February 2020

Smart (and Simple) Money Guide for Singles

Author: Kent Thune

You’re single. Whether this current status is by choice or not, facing your financial situation alone can be a challenge, if not frightening. You listen to your friends about saving and investing, you read articles on personal finance, and you listen to podcasts, radio talk shows, or whatever media source you prefer. But few, if any, of the tips seem to fit your financial situation, and most of them seem like advertisements to sell financial products and services. Making matters worse, the more information you hear, the more complex personal finance seems to get.

The one message you probably haven’t heard is that the best overriding philosophy regarding money is simplicity. Simple is the new smart. Personal finance need not be complex or frightening! So, in the spirit of keeping things simple, here are some smart (and simple) money guidelines for singles.

Saving and deposit accounts for the short term: You can make smarter decisions with saving and investing in a simple way by separating them into short-term goals and long-term goals. Short-term saving can be associated with deposit accounts at banks, such as checking, savings, and certificates of deposit (CDs). Because you’ll earn little or no interest in these accounts, don’t pile too much money into them. Checking accounts should be primarily used as a landing place for your earned income from work. Your money is allocated to its proper place from here (e.g. paying bills). Savings accounts are best used for short-term savings goals or for emergency funds. CDs will pay higher rates of interest than savings accounts but should not be used for objectives longer than three years. For long-term goals, it’s wise to find vehicles that can outpace the average rate of inflation, which is about 3 percent.

Retirement accounts and investing for the long term: The guidelines for smart retirement planning and investing for singles are no different than they are for couples. Put aside at least 10 percent of your gross income and invest as aggressively as your risk tolerance allows. This means allocating most or all of your long-term investment assets to stocks, as long as you are at least three years (but hopefully at least 10 years or more) from beginning withdrawals. If you have no long-term savings or investments in place, and you’re 30 years old or older, you may need to put aside more than 10 percent to reach your goals.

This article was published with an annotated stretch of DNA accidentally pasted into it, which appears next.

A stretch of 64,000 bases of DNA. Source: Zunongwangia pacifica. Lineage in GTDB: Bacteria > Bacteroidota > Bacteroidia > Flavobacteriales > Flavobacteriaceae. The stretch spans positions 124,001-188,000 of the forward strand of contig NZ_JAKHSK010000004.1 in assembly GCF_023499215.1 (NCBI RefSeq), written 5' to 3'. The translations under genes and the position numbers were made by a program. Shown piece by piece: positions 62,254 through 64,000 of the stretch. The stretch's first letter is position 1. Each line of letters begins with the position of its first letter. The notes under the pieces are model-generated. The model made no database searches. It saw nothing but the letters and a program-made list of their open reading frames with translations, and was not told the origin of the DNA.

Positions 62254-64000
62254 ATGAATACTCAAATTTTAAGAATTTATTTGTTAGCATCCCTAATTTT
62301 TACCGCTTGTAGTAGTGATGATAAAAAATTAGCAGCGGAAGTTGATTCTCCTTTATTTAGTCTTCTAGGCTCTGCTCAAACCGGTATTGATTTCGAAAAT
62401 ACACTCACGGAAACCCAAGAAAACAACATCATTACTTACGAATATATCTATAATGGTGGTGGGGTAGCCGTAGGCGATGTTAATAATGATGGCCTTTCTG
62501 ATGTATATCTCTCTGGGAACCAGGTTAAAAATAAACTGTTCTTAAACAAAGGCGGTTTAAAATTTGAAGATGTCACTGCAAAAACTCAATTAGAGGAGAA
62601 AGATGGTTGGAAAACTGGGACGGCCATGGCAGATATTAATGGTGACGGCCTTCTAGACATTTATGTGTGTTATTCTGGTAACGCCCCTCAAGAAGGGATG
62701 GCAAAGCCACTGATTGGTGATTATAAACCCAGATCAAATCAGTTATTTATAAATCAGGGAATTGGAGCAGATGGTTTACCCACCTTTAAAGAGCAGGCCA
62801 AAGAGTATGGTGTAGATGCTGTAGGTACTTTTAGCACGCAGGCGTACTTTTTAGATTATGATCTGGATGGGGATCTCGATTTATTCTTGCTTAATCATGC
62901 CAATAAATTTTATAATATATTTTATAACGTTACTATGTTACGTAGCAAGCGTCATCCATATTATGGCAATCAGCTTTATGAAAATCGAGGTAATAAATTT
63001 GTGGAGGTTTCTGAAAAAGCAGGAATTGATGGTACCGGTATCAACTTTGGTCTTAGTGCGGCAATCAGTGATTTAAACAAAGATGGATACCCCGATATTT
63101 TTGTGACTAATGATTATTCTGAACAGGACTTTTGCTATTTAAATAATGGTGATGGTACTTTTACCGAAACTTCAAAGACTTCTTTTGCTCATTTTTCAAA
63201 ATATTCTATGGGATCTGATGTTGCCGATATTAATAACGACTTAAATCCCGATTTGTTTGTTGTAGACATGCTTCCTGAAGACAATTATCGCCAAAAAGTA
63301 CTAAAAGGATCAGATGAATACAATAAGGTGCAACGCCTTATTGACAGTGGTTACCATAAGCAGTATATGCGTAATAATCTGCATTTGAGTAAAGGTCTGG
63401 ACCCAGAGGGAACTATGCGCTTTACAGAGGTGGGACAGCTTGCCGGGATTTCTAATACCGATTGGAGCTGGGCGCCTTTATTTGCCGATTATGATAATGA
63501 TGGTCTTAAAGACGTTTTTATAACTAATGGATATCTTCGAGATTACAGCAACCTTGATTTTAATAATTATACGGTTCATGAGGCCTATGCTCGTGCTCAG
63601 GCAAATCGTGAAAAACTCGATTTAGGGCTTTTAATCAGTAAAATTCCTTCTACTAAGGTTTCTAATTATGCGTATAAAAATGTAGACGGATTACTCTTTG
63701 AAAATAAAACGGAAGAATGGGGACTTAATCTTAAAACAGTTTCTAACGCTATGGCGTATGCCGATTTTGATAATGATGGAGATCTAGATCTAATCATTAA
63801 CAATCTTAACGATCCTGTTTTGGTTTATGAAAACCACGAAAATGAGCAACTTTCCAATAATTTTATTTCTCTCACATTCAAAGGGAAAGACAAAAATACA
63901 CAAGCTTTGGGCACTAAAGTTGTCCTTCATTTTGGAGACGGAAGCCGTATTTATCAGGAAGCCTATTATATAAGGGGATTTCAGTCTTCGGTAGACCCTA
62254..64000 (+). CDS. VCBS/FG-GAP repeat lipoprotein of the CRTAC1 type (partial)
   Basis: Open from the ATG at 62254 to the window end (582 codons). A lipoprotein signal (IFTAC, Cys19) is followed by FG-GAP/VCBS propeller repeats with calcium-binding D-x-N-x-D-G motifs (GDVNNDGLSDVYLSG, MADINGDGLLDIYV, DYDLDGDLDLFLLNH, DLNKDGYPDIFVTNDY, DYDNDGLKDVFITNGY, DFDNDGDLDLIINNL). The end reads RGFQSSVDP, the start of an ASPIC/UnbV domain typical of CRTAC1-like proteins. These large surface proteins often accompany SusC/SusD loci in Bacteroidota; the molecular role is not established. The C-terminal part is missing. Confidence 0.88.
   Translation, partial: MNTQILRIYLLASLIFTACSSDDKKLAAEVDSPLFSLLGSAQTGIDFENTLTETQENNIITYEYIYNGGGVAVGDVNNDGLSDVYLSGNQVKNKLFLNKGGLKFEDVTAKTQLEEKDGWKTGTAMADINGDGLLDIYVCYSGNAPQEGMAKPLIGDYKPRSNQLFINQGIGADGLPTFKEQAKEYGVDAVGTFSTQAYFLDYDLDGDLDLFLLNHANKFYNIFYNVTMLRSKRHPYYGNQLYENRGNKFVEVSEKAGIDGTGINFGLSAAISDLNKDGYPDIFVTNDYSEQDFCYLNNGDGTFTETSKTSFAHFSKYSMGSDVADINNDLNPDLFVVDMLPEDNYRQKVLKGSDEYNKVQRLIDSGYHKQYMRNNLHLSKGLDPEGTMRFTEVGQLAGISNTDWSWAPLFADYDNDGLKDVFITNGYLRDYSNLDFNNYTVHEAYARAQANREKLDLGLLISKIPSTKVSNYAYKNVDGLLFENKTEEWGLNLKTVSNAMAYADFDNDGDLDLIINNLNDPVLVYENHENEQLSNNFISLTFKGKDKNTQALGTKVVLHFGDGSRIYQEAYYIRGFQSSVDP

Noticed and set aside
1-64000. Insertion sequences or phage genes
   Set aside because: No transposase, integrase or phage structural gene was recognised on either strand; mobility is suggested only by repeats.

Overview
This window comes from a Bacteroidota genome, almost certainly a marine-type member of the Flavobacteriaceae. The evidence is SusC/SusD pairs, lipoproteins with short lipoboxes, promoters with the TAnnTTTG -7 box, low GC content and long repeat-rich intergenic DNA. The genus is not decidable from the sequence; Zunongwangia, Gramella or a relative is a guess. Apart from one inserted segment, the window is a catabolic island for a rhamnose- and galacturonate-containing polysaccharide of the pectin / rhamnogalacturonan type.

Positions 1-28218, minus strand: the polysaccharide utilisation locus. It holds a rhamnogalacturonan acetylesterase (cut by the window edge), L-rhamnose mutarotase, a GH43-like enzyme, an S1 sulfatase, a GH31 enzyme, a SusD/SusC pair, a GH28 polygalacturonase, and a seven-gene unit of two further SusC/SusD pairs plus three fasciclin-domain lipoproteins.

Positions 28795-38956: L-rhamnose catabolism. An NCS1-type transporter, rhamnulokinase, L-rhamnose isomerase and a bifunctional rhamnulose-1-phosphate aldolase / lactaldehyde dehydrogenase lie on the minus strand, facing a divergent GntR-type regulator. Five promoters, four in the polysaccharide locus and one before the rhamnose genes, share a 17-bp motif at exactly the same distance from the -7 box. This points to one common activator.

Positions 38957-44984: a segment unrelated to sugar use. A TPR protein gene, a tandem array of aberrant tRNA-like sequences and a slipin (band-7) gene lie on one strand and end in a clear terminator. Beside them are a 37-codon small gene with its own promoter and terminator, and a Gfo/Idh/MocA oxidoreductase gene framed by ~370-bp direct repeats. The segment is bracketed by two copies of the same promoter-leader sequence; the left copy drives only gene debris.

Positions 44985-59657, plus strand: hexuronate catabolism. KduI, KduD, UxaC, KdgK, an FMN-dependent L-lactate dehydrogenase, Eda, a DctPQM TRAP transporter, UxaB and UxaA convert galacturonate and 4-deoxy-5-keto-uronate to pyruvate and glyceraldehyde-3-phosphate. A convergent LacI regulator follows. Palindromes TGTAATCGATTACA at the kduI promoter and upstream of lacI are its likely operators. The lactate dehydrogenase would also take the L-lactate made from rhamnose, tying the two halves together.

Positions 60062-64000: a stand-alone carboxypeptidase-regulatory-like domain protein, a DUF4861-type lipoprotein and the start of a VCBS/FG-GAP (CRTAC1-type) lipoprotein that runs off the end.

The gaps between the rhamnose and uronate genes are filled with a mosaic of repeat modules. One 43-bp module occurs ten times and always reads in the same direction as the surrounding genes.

Set it and forget it with automation: Whenever possible, it’s smart to automate your finances. While you should maintain awareness of money coming in and money going out, paying bills and saving automatically keeps your worst enemy (you) out of the way. For example, if you’re investing for retirement, and you want to keep things simple, consider using a target date retirement mutual fund, commonly referred to as a lifecycle fund. These mutual funds set a target decade for retirement and invest appropriately for the timeframe until that decade. For a specific example, an investor in his or her 30s could allocate retirement assets to a target date or lifecycle 2050 fund. The manager of the fund will invest in a way that is appropriate for someone retiring between 2050 and 2060. The asset allocation for a fund like this would probably be around 80 percent stocks and 20 percent bonds today. As the retirement date approaches, the manager will shift increasingly away from stocks into bonds, which is what most investors should be doing as retirement draws closer. But instead of managing your investments yourself, the fund does all the work for you! Just set it and forget it with a lifecycle fund.